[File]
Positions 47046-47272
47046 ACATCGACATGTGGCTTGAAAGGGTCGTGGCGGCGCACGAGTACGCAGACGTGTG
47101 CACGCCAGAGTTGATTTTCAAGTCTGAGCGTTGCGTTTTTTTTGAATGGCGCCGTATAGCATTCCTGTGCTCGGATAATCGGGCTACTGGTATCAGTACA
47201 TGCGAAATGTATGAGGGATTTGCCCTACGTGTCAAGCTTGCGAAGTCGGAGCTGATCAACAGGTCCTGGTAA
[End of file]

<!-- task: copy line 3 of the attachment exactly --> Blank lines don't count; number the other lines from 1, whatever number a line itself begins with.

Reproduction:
47101 CACGCCAGAGTTGATTTTCAAGTCTGAGCGTTGCGTTTTTTTTGAATGGCGCCGTATAGCATTCCTGTGCTCGGATAATCGGGCTACTGGTATCAGTACA